If you select a census tract on the map an information window opens displaying the tract's population and number of households. It also informs you about the number of households in the census tract which have an income greater than $200,000 and the number of households which have an income less than $25,000. The yellow and blue dots don't show the exact addresses of households but are randomized within each census tract area.

Esri's Predominant Income Range by Households is a similar map, however this map shows the most dominant income range in each census tract in the United States. The map uses income data from the 5-year American Community Survey in 2016 to show the income range of the most people in each tract. Using the map you can explore the reality of income inequality in every local neighborhood.

While exploring the map you might spot patterns which recur in states, cities and communities across the country. For example you should be able to spot the income divide between many metro and rural areas. In college towns you might see low income student-dominated neighborhoods surrounded by wealthier neighborhoods.

The map reveals that a number of cities, such as Philadelphia, Seattle and Houston have a thriving downtown core. While cities such as Detroit and Cleveland have urban centers which are struggling economically.

Apple Maps in LeafletJS

Apple launched its desktop mapping API, Mapkit.js, two weeks ago. You can view documentation, demo maps and sample code of Mapkit on Apple's developer page. What Mapkit's developer page doesn't tell you is how to add third party map layers to a Mapkit powered map. It also doesn't tell you how you can use Mapkit's own basemap layers with other popular mapping libraries.

Mapkit's developer page is a little basic at the moment. I've found useful when trying to build a map with Mapkit. Their blog post A New Map in Town includes a demo map using Mapkit's driving directions service. This demo map also shows you how to add another map tile layer to a Mapkit powered map. The map loads a WMTS layer from ArcGIS Online. The demo map uses Codepen so it is easy to see how you can use the example to load any other WMTS layer into a Mapkit powered map.

You can of course also use Mapkit's basemaps in other mapping libraries. For example you could use Apple's map layers in a Leaflet powered map. You can use map tiles from Apple Maps in LeafletJS by using the MapkitMutant plugin for LeafletJS. MapkitMutant is a LeafletJS plugin which allows you to use Apple Map's basemaps. Mapkit's basemaps are a road-map, a satellite (aerial) map and satellite with labels.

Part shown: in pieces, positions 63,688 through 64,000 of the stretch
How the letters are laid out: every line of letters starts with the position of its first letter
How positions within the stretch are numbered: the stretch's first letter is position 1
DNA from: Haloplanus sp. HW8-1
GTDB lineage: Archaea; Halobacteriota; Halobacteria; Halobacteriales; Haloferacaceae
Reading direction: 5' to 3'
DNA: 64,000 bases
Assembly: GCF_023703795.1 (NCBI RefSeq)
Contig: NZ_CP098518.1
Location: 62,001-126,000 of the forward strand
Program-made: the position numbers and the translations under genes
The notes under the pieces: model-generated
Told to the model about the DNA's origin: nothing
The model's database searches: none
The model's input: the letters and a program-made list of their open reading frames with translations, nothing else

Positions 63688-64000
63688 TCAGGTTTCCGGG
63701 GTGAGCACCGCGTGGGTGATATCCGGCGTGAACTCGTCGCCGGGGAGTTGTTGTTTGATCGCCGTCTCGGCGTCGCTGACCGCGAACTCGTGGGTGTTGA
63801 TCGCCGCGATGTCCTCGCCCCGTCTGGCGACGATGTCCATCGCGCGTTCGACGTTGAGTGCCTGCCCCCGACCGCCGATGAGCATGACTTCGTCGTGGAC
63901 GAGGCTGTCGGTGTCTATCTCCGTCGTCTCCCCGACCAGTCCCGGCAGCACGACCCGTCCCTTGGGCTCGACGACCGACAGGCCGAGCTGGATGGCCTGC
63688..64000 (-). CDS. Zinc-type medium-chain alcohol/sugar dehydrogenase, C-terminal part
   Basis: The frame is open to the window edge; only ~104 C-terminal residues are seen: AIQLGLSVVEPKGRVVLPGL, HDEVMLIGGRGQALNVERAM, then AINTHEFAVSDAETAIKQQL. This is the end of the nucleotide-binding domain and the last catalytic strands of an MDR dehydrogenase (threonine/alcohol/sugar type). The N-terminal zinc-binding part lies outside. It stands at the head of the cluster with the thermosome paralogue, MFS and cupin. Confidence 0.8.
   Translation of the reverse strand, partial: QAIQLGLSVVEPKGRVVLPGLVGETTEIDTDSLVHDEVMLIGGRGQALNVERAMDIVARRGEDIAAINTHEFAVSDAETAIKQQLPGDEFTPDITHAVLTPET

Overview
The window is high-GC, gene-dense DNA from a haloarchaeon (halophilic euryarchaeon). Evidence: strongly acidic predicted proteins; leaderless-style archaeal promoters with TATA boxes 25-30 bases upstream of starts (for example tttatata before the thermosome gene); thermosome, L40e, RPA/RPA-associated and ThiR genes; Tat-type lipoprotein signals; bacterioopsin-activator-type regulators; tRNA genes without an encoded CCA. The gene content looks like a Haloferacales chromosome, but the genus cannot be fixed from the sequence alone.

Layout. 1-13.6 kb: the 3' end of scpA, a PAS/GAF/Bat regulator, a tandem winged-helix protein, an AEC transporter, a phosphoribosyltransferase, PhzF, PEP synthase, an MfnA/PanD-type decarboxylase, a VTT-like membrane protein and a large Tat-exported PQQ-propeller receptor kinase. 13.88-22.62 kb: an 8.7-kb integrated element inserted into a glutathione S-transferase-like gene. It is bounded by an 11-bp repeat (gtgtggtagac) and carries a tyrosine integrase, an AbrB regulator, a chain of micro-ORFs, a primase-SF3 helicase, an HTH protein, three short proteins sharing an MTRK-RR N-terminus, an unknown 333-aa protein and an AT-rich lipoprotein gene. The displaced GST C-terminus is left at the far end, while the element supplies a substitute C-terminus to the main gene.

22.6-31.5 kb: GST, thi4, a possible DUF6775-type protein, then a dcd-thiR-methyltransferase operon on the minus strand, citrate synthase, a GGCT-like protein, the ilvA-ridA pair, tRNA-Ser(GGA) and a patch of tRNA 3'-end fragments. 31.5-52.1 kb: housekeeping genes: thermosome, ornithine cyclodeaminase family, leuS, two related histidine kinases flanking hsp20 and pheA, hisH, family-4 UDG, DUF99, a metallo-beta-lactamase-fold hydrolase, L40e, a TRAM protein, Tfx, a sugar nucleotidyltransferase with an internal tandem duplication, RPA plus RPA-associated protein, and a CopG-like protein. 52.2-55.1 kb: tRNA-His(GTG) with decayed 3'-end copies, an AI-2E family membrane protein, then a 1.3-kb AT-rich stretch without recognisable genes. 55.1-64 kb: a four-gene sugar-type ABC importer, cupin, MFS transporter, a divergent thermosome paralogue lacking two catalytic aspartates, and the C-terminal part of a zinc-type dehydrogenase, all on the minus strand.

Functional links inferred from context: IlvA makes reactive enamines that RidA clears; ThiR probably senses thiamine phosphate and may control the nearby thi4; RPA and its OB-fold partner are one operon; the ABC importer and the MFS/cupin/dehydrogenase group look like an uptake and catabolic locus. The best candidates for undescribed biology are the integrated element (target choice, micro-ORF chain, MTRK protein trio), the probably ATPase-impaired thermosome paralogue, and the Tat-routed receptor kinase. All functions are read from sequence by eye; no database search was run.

Although LeafletJS is an open-source JavaScript library which is free to use Apple's Mapkit is neither of these things. This means that if you want to use Mapkit's basemaps within a Leaflet powered map you will still need an Apple authorization token and will still need to be aware of Apple's charges. A note at the very bottom of the Mapkit developer page says that "MapKit JS beta provides a free daily limit of 250,000 map initializations and 25,000 service calls."

Monday, June 18, 2018

Death from Alcoholism

Mike Bostock has written up a great introduction into the different methods that you can use to compare the difference between two different values in a mapped data visualization. To illustrate the methods of comparison he has used Deaths from Alcohol Use Disorders in 1980 and 2014. To illustrate the difference in the number of deaths from alcohol between these two dates he has created a series of interactive maps, each of which uses a different method to visualize the same data.

Methods of Comparison, Compared is published on Observable, Mike's platform for exploratory data analysis. Observable is not only a platform for data analysis, visualization, and exploration. It is also a platform for teaching and sharing techniques in coding and creating better data visualization. 'Methods of Comparison, Compared' is a great example of this, as it not only includes a number of interactive choropleth maps but also explores and explains the methodology used in their creation.